The Paralympic Journey Towards Everlasting Societal Change Beckons For Australia
Paralympics Australia will supercharge a decades-long journey to embed Para-sport as a means for societal change following confirmation South East Queensland has been awarded the honour and responsibility of hosting the 2032 Paralympic Games.
The historic announcement was made by International Olympic Committee President Thomas Bach at an IOC Session in Tokyo on Wednesday evening. It represents the culmination of years of collaboration between the Federal Government, Queensland Government, Brisbane City Council and other Local Governments in South East Queensland, in partnership with the Australian Olympic Committee and Paralympics Australia.
Brisbane 2032 will build on the powerful legacies of the landmark Sydney 2000 Paralympics, the London 2012 Paralympics where social legacy outcomes came of age, and the Gold Coast 2018 Commonwealth Games, which set new standards for accessibility and equality for Para-sports and Para-athletes.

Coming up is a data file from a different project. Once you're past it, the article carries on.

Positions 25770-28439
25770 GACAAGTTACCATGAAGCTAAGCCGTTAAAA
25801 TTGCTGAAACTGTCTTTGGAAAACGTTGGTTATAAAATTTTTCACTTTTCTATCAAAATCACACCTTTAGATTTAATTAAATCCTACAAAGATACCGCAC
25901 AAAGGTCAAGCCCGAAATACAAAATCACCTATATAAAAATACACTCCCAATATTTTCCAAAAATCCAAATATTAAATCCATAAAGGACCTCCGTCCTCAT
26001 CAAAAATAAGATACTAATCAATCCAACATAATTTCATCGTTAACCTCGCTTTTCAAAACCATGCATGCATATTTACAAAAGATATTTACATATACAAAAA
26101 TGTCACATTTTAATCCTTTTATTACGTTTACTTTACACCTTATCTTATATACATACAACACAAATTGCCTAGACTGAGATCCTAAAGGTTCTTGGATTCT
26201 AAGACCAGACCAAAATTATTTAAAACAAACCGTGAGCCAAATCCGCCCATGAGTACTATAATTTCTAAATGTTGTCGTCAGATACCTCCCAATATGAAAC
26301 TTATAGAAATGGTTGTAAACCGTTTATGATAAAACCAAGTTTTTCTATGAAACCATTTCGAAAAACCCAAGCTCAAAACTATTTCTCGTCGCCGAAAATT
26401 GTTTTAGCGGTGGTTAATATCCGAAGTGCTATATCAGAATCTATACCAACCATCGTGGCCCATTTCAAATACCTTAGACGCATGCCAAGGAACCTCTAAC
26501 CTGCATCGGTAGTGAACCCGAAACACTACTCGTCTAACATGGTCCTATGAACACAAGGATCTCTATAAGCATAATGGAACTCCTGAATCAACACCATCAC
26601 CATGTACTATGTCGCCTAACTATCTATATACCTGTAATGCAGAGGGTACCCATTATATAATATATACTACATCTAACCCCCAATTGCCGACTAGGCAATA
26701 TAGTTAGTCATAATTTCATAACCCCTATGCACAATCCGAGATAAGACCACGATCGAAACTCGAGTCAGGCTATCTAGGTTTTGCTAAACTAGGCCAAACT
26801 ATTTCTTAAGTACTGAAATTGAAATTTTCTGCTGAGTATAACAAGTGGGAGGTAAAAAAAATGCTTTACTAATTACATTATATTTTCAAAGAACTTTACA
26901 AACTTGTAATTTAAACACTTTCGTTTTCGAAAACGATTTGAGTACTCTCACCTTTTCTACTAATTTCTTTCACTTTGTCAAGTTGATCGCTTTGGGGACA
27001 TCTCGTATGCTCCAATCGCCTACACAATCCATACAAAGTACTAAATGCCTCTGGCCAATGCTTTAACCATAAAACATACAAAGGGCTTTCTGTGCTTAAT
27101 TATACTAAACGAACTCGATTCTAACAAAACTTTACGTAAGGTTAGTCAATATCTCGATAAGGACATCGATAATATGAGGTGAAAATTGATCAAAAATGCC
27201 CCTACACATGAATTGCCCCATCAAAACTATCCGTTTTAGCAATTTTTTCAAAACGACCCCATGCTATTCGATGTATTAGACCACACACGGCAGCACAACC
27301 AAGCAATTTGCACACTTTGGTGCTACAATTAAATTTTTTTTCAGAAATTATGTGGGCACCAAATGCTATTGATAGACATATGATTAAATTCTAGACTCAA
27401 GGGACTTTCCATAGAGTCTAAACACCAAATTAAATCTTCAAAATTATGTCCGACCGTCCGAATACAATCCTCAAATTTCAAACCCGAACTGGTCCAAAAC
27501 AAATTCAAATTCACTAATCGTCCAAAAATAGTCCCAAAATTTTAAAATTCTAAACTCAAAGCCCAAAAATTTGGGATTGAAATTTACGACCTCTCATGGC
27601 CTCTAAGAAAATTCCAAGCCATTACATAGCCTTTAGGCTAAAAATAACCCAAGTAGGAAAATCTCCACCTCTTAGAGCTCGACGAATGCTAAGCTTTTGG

Paralympics Australia President Jock O’Callaghan said the impacts of Brisbane 2032 would reinforce the Paralympic Movement’s strength in demonstrating what people with a disability can achieve and contribute in sport and beyond, and how and why they should be supported to realise their goals.
“Today we begin the next chapter of a quest that started when the first Paralympic Games was staged, in Rome in 1960 – that is, the mission to facilitate fair recognition and opportunities for people who live with a disability,” O’Callaghan said.